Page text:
Video games are often cited as a contributor to poor health among youth, but three Ashland Middle School students are using the medium to make a change for the better.

Video games are often cited as a contributor to poor health among youth, but three Ashland Middle School students are using the medium to make a change for the better.

At the sixth annual Oregon Game Project Challenge today in Salem, seventh-grader Dylan Kistler, 13, seventh-grader Jackson McRae, 12, and eighth-grader Alec Meyers, 13, will present a game they developed called "Hungry Hungry Humans." It's a side-scrolling, action-shooting game in which players have to make healthful eating choices as they rise through three levels by fighting hamburgers and fries.

"It's not ordinary junk food. The french fries have legs, and they're sort of like spiders," team coach Bill Meyers said. "And ... the huge hamburger has an evil face."

The game's premise fits with the OGPC competition's theme of developing games for social good.

"It went from being a zombie game to a healthy food game," said Meyers, adding that projects can range from games to smartphone apps, but all have to meet the criteria for social benefit.

"So games are required to have a positive message," Meyers said. "They have to meet that social good."

Dylan, Jackson and Alec all attended a "game jam" in February at Rogue Community College's White City campus. The program gave the boys information about the game-development process and even taught them how to make a pitch.

"At the game jam they have to do something called a 'lightning talk,' " Meyers said, describing a five-minute pitch to prospective developers or business partners.

"It's getting that message really quick and really concise," Meyers said. "I'm working with the boys to help them do that."

Although the Oregon Game Project Challenge is in its sixth year, "Hungry Hungry Humans" is the first submission from a Southern Oregon team.

"When we went to the game jam in February, I was amazed that they hadn't had anyone from Southern Oregon yet," Meyers said. "I was pretty confident back in February that we'd be bringing a team."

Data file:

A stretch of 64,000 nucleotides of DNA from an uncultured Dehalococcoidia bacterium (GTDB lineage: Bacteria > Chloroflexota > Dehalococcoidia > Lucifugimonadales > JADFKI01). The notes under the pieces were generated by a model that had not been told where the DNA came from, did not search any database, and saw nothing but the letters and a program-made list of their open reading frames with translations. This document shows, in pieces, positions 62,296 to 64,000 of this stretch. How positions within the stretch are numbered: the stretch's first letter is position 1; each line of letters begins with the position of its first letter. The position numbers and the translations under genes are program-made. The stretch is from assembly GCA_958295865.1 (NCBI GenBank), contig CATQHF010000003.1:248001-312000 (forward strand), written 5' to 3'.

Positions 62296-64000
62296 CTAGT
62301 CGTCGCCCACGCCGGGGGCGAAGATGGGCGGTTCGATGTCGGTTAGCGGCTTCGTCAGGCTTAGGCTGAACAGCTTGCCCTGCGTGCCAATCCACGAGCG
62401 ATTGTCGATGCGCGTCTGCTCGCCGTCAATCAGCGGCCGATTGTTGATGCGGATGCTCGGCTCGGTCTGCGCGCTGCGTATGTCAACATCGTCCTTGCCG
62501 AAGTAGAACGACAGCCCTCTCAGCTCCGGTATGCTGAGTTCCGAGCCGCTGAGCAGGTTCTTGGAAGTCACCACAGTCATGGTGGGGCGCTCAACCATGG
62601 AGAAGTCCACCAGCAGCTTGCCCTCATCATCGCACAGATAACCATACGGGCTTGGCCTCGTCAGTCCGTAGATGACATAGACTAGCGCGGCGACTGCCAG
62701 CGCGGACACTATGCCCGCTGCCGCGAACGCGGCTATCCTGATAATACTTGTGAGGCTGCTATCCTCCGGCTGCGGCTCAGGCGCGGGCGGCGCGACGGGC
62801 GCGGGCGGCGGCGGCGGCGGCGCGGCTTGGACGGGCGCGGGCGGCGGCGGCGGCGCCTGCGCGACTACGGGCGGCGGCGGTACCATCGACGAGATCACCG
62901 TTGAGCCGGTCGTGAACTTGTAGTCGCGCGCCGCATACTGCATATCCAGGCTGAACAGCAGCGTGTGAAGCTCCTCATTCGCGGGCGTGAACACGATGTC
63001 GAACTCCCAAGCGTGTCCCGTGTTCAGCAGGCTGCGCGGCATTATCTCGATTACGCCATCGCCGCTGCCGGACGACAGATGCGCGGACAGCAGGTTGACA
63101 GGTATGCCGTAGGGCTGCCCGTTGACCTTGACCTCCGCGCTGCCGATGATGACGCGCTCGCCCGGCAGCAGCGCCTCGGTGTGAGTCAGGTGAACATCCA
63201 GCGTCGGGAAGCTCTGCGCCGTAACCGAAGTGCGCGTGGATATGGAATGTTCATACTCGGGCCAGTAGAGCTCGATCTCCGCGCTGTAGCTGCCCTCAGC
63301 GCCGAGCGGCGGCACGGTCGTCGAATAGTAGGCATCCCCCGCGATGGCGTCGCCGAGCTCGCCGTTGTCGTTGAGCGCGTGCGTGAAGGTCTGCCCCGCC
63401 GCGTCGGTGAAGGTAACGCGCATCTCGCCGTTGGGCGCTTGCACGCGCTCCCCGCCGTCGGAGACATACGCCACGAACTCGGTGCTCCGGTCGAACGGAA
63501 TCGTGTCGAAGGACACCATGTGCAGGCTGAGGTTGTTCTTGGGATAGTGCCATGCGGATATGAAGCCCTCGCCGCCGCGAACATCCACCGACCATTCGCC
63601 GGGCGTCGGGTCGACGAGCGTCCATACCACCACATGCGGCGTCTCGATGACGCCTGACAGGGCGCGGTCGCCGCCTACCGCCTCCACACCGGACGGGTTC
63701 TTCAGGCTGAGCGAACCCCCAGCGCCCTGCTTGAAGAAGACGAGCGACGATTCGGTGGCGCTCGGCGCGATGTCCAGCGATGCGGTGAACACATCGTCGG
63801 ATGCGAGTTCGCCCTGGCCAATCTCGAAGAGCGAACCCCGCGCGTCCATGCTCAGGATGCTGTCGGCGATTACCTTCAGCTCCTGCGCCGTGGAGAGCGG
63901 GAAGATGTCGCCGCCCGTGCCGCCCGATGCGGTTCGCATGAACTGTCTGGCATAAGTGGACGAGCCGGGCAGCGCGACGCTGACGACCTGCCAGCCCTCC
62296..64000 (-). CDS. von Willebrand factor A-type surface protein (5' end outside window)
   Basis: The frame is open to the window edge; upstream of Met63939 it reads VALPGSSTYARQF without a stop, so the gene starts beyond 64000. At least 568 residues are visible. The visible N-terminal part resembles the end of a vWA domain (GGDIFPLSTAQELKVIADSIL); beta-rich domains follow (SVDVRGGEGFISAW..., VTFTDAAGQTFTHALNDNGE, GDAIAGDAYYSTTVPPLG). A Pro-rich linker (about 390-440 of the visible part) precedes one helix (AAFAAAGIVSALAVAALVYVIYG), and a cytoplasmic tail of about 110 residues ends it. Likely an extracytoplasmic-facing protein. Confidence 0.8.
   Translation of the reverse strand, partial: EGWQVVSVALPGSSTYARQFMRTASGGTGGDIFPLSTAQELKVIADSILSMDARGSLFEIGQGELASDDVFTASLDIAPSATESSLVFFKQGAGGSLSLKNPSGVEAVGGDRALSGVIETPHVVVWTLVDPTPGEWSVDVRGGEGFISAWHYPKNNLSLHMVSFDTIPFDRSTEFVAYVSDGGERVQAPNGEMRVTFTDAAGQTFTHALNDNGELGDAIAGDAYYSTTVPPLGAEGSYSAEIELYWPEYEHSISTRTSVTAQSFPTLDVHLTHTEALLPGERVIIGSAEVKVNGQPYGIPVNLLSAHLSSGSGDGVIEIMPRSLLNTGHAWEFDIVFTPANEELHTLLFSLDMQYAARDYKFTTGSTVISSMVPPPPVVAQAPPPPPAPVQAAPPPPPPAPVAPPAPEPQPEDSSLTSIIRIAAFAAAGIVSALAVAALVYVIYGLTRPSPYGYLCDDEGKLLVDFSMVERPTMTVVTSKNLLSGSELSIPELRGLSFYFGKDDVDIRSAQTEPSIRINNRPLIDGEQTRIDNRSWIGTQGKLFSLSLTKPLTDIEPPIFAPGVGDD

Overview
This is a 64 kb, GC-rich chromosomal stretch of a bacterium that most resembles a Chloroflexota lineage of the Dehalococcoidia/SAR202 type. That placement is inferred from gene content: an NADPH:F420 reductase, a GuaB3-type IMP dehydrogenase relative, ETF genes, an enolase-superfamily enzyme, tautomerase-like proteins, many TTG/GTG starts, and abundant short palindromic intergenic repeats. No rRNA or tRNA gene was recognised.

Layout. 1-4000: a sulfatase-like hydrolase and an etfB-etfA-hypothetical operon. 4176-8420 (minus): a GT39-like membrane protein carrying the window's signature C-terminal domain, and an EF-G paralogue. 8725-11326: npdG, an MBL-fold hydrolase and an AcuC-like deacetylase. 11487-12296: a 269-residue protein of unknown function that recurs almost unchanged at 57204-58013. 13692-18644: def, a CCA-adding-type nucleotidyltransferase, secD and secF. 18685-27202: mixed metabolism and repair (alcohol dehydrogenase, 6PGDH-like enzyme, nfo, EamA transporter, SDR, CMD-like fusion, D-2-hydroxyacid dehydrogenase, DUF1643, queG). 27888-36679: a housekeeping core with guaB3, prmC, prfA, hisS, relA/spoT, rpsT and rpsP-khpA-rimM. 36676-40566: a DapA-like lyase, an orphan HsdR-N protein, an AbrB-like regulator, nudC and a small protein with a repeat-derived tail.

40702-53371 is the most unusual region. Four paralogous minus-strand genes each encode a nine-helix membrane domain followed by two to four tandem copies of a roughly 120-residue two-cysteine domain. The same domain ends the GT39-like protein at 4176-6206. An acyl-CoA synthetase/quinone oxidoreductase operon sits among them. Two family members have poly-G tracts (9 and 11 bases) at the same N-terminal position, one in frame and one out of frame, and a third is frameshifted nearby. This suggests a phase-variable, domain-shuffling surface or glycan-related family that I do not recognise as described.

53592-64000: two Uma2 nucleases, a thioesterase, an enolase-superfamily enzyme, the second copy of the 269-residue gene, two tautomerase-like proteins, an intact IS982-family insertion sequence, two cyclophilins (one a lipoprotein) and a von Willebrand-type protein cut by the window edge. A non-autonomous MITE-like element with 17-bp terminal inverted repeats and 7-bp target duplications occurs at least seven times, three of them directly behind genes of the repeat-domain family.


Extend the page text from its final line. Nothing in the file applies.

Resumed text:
Since then, the boys have been plugging away for the competition, using a software program called Game Maker to bring their creation to life. The boys designed the game from the ground up, creating the background and even composing the music.

The project was a hands-on application of the game jam's lessons.

"It's really cool to see something you just made and actually interact with it," Alec said.

"The hardest thing was to get the enemies to try and attack you," Jackson said.

The project also taught the boys some of the benefits and struggles of group dynamics.

"When each of us wants the same thing, we can keep collaborating and driving each other forward," Alec said. "When each of us wants a different thing, it's harder, and we have to compromise."

The boys have spent the past two weeks debugging their creation. The final challenge will be making sure the game — developed on a desktop computer — will play well on a laptop that's less powerful.

"At the competition, we're given a table and a number, and everything has to be running," Meyers said.

Junk food often is fodder for road trips, but the boys will put their message into practice by eating nutritiously, thanks to donations from the Ashland Food Co-op and Market of Choice.

"They'll eat healthy on the drive up, they'll eat healthy at the game jam," Bill Meyers said. "Everyone's been fantastic."

"I thought it would be fun to work on a game and spend time with my friends," Jackson said. "I thought it turned out really good."

"Some of the boys want to be computer programmers and game designers, and this gets them closer to what that career path is going to look like," Meyers said.

Reach newsroom assistant Nick Morgan at